There’ve been a few exchanges in my booky little Twitter corner recently about commercial and literary fiction, how one is thought to be more worthy of serious attention than the other. I haven’t been joining in partly because I’m not sure what I think about it. I do know that my own reading would be considered to fall into the literary pigeonhole but I’m not entirely sure what that means. I’ve been thinking about this having just finished Anita Shreve’s new novel – she’s a writer I’ve often seen reviewed as someone whose books straddle the line between literary and commercial fiction.
The Lives of Stella Bain is another First World War novel – I don’t seem to be able to avoid those for long this year. It opens with a woman regaining consciousness, becoming aware of the stink of gangrene, the sound of surgical instruments, the feeling of pain in her feet. She begins to understand that she has no idea who she is, and no one else does either. She arrived in the French field hospital dressed as a British volunteer but she has an American accent. She waits in vain for clues, grasping at the name Stella Bain which seems to have a glimmer of meaning for her – she can draw, she knows how to drive an ambulance and she has a pressing need to visit the Admiralty in London, all else is a blank. She makes her way across the Channel, becomes lost in London and is taken in by Lily Bridge and her husband August, a cranial surgeon with an interest in the new-fangled practice of psychotherapy. After several visits to the Admiralty with Dr Bridge, Stella is spotted by an old flame who calls her name – Etna Bliss – and things begin to fall into place. She understands that she has two children, that she has fled a bad marriage turned violent, that her husband had inveigled his young daughter into accusing a rival of molesting her in order to disgrace him and that the rival had volunteered as an ambulance driver in France where Etna had gone to beg his forgiveness. When Etna returns to America she must fight a custody battle for her children.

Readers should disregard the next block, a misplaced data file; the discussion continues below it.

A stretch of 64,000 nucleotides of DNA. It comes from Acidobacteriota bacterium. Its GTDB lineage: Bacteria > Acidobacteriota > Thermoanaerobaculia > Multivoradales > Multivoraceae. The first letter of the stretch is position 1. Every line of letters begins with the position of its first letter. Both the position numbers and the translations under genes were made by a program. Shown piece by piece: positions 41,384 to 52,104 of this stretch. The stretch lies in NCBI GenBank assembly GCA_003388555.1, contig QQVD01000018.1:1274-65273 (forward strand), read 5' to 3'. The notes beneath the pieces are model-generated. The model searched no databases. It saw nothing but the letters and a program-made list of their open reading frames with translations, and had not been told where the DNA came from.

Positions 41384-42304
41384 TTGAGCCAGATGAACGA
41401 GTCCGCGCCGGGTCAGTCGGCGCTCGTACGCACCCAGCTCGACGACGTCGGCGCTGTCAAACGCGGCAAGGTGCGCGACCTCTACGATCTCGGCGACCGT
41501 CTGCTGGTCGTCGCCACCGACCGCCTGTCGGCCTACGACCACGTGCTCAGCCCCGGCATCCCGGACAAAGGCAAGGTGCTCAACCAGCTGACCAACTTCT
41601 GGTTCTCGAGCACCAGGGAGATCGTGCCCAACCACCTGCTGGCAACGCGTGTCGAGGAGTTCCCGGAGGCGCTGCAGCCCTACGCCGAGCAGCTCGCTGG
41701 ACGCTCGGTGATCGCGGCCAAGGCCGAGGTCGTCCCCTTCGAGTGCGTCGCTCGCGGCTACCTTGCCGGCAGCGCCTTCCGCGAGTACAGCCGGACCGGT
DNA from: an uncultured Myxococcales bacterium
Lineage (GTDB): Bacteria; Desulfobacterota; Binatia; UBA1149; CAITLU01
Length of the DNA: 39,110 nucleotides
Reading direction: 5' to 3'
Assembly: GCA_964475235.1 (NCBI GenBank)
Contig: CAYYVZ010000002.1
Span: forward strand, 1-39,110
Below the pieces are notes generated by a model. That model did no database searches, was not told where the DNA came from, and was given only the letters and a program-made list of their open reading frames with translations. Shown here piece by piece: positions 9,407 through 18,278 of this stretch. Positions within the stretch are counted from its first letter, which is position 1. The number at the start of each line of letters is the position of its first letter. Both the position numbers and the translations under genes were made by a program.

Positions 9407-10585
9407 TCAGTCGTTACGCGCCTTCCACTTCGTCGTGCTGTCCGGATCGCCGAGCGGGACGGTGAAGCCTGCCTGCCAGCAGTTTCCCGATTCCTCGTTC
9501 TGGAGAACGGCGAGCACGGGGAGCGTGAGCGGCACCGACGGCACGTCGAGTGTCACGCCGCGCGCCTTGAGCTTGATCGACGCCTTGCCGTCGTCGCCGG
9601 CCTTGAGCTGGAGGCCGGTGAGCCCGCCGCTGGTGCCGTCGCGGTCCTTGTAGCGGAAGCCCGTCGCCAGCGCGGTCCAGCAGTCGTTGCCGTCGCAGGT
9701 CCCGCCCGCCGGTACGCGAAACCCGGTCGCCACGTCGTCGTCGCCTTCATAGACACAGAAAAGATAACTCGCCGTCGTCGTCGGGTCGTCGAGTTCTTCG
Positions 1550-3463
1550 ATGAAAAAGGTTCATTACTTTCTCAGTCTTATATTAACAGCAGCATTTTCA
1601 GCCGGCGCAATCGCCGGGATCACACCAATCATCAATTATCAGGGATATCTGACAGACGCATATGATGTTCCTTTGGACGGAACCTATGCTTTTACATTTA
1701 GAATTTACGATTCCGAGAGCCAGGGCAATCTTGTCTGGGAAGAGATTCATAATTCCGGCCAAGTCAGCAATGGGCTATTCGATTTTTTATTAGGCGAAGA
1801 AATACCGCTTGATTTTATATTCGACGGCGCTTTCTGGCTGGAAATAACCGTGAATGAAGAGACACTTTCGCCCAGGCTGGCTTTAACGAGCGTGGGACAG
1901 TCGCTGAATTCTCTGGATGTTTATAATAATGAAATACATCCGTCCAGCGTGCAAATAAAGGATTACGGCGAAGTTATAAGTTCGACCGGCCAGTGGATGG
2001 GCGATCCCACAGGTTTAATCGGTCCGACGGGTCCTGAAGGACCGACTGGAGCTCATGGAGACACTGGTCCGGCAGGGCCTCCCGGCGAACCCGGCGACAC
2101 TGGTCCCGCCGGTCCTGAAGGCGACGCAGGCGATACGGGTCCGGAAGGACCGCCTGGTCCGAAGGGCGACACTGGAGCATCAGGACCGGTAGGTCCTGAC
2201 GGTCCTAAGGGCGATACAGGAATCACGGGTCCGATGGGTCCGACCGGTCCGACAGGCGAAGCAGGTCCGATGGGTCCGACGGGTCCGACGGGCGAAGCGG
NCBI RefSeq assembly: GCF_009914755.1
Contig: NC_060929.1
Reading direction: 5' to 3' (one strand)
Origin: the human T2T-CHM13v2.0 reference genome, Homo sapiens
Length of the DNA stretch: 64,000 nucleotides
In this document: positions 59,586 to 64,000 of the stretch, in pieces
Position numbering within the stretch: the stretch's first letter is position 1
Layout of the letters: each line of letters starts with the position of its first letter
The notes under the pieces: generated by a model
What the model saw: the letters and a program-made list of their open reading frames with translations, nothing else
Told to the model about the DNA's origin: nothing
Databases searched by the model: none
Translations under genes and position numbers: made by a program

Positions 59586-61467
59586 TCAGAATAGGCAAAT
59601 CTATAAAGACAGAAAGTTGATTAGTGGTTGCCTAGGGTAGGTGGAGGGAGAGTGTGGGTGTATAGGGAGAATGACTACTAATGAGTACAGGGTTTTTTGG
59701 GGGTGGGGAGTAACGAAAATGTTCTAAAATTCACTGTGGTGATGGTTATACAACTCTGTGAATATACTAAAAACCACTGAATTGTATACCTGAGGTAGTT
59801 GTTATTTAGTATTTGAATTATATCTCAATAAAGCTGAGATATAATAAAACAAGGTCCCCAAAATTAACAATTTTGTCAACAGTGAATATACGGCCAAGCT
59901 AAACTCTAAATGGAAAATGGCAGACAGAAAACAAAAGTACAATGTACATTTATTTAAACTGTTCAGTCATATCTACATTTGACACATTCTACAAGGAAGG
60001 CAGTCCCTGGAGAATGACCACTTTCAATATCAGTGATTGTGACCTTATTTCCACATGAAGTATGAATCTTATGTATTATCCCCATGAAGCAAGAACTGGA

It’s an engrossing story, well told although it stretched my credulity a little – I wasn’t entirely convinced that Etna would have left her children and gone to what was the hell of France in 1915 but she later explains it as literally ‘a moment of madness’. Shreve explores many interesting themes – the newly emerging ‘talking cure’, attitudes to shell shock, and to women. There’s always a welcome strand of feminism running through her novels. She knows how to spin a story well and keep her readers’ interest. As to the literary/commercial pigeonhole – this one felt more commercial than her other novels, many of which I’ve read, and it’s possible that the ending might have something to do with it but I can’t discuss that here. What makes a novel literary or commercial, and does it matter? It’s an interesting debate and I’d like to know what you think.
And as for the Baileys long list – click here and all will be revealed, unless you’ve seen it already of course. Only four from my wish list here. Lots to explore, I’m delighted to report, but some I’m very sad not to see most notably Jill Dawson’s The Tell-tale Heart, Helen Dunmore’s The Lie and Helen Oyeyemi’s Boy, Snow, Bird. Lots more prizes to be won this year and my fingers are firmly crossed that all three will appear on at least one of those lists.